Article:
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    It's an interesting point - since LB has been devalued on D much the same way RB has been devalued on offense (though to not the same extent). Still, given his playmaking ability on D, I'd imagine that most NFL teams would favor him as a LB. Overall, I really like Thompson, but he's not in on nearly as many plays as the guys he's been compared to in this thread. The flip side is that those players didn't make as many huge plays. As cool as it is to see Thompson go from a great season on D to a great season on O, I would have liked to see him finish the year at LB. I still have some questions about his ability to make a consistent impact.
     
  21. j-off-her-doll

    j-off-her-doll FinHeaven VIP Finheaven VIP

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    That's not my take. I've seen him physically overwhelm O-linemen. Nick Marshall makes a lot of people miss/look bad. I wouldn't fixate on that play too much. I was re-watching the Auburn game yesterday, and he was a problem in the running game (a problem for Auburn). He can battles with O-linemen like a D-lineman, and he's also a viable pass rusher. If I were to pick a comp for him, I'd say he's a lot like Dont'a Hightower, but McKinney looks to be a better athlete.
     
  22. TedSlimmJr

    TedSlimmJr Hartselle Tigers (15-0) 5-A State Champ

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    Hightower is a nice comparison for McKinney, although a little better athlete than Hightower. He's great at the POA, limited in coverage. He's basically just another linebacker prospect if you look at strength vs. weakness. This is usually typical of most linebackers.

    However, where he's unique is with his size and athleticism. Actually reminds me a lot of Chris Slade coming out of Virginia in the early 90's who went on to be a pro bowler and a dominant force with the Patriots in Parcells' 3-4 defense. It's incredible how similar they are. Slade came off the board early in the 2nd round, I think it's a good range for McKinney.
     
  23. Tannenbombs

    Tannenbombs FinHeaven VIP Finheaven VIP

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    It's not that he made him miss in the open field. McKinney went to dive/drag down Marsha and he stepped right out of it. He doesn't wrap and shoot his hips like you're supposed to.
     
  24. j-off-her-doll

    j-off-her-doll FinHeaven VIP Finheaven VIP

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    Man, it's been a while since I've thought of Chris Slade. I was a kid for most of his career, so I don't remember a lot of the details of his game. I just remember that he moved well for his size, was very physical, and he made a lot plays. Do you like McKinney best as a 3-4 SOLB/SLB in and Under?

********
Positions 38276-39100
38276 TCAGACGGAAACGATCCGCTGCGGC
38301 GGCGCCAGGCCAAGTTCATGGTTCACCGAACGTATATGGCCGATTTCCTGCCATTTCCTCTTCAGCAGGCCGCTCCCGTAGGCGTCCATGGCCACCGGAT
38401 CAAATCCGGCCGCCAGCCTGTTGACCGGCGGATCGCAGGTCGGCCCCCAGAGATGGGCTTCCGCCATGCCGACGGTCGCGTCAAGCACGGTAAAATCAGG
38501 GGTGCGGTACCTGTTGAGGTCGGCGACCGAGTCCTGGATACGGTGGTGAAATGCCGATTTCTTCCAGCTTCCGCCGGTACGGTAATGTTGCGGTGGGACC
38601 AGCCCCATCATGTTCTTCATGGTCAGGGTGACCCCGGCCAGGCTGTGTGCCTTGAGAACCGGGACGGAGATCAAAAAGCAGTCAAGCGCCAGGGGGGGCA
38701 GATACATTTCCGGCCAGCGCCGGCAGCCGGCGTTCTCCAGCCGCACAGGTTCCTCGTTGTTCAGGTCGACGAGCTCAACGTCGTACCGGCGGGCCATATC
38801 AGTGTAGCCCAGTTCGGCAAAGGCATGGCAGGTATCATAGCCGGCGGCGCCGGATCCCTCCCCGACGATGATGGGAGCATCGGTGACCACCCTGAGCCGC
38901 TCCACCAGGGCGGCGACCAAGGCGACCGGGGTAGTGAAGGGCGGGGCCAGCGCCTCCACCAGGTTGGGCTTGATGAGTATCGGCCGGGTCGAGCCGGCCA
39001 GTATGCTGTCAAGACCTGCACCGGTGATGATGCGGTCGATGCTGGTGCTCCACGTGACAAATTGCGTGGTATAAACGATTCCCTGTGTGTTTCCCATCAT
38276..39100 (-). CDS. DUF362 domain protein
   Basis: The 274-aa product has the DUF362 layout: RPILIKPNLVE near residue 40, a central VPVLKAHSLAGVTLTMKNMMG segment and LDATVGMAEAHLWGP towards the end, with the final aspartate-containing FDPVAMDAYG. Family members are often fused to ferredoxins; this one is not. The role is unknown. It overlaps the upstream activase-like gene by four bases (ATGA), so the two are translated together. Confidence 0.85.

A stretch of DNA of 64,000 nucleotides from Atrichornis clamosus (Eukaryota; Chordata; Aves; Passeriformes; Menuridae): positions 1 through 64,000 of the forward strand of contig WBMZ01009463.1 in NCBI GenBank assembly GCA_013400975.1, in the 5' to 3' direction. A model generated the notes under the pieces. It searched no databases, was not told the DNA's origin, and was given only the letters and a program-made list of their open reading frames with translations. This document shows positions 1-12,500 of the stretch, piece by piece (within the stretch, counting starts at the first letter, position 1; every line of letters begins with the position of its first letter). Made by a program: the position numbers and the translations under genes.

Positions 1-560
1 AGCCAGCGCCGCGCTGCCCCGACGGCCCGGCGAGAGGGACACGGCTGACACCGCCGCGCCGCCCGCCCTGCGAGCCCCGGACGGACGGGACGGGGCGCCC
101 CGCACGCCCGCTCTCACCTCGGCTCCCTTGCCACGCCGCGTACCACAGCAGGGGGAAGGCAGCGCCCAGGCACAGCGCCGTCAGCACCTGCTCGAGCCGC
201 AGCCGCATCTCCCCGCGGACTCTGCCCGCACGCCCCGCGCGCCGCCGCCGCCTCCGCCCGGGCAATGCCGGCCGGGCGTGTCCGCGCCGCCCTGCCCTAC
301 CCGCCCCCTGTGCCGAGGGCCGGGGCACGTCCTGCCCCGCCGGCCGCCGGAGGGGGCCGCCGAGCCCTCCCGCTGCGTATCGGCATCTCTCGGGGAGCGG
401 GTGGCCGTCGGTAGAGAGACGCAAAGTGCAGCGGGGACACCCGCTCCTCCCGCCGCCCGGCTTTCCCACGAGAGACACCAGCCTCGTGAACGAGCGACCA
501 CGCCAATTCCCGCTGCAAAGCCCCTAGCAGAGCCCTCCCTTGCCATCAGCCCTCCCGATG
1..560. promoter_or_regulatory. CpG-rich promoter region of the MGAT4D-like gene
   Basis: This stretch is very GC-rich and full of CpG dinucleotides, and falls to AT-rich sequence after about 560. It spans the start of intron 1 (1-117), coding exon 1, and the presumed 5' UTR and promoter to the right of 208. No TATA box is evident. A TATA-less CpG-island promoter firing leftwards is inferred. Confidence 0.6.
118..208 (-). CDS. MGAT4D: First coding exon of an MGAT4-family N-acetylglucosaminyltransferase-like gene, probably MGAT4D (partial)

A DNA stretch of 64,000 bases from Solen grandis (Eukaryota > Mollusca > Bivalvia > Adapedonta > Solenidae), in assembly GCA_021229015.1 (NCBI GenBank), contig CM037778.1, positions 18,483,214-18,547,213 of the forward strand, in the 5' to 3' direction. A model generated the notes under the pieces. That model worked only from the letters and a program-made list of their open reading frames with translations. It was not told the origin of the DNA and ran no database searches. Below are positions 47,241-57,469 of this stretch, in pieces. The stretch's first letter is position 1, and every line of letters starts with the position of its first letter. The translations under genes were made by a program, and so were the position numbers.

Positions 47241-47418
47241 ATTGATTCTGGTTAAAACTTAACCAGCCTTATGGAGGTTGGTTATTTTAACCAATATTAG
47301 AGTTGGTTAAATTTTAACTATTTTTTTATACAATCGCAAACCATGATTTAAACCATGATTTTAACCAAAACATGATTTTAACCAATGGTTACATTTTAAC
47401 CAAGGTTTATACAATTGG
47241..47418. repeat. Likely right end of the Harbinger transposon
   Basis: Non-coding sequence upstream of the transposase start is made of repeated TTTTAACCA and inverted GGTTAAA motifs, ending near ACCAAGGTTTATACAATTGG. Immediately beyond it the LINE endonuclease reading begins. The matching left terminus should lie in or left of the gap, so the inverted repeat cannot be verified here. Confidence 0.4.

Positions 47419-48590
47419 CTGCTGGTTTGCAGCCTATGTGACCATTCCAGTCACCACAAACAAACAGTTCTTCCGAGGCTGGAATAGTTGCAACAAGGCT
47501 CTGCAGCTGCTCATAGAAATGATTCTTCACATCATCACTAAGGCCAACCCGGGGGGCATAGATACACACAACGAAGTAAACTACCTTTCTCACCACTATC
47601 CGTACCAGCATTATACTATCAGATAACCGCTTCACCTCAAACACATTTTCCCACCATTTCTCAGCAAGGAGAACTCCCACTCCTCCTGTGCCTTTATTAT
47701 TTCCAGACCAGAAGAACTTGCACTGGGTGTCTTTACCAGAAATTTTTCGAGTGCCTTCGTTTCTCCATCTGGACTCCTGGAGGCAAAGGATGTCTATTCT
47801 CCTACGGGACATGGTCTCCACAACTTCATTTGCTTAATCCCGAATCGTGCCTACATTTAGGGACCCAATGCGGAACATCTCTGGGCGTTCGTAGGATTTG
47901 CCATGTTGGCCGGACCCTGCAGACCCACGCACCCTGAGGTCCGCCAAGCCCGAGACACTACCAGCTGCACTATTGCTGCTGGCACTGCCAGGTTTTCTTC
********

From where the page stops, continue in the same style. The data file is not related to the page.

25. Fin Thirteen

    Fin Thirteen FinHeaven VIP Finheaven VIP Donator

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    I agree McKinney is over-rated. I think he reads the game magnificently and he's a great athlete. I just don't see him executing what he reads half as well as he should. For a guy who is so deficient in coverage, you'd expect him to be ultra-decisive and executing well the plays in front of him, but it's not always there. He doesn't have the impact on the game that his leadership, his instinct and physique should deliver.
     
  26. Fin Thirteen

    Fin Thirteen FinHeaven VIP Finheaven VIP Donator

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    Paul Dawson of TCU is the best linebacker in the NCAAF that nobody is talking about. Instinctive, quick, great run stuffer, great in pursuit, decent in coverage, has a nose for the sack. His tackling is phenomenal. I would love us to take this kid if the price wasn't too high. He's going to be getting a lot more attention the later we get into the season, no question.
     
  27. Fin Thirteen

    Fin Thirteen FinHeaven VIP Finheaven VIP Donator

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    "TCU head coach Gary Patterson can credit his defense for the finishing flourish in the contest turning the game against Texas into a big time blowout, with a pick-six in the final three minutes capping off a terrific second half in which they forced four turnovers. Linebacker Paul Dawson had a dominant game -- recording six tackles in his first 10 snaps -- to wind up as nation's only player with at least 100 tackles, five sacks and four interceptions this season."

    Dawson is still under the radar versus his production. I would love to see us snag this guy. Didn't see the Texas game - can anyone comment?
     
  28. j-off-her-doll

    j-off-her-doll FinHeaven VIP Finheaven VIP

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    Great call on Fua. Super quick, amazing feet for a guy that size. Moves like a CB (minus the straight-line speed). Very high ceiling.
     
  29. ckparrothead

    ckparrothead Premium Member

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    I see kind of a young Scott Fujita. Who knows though.
     
  30. j-off-her-doll

    j-off-her-doll FinHeaven VIP Finheaven VIP

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    I'm seeing him projected in the 6th round. I don't think that will stick. With his 10-yard split, 20-yard shuttle, and 3-cone, he tested into a pretty elite group - that includes guys like Matthews, Ware, Von Miller, and Vic Beasley. I can see a team like New England (who we all know loves the 3-cone) taking him at the end of the 3rd - not banking on him to produce until 2016. But if he adds the necessary weight and strength, he and Jamie Collins would be terrors in the passing game.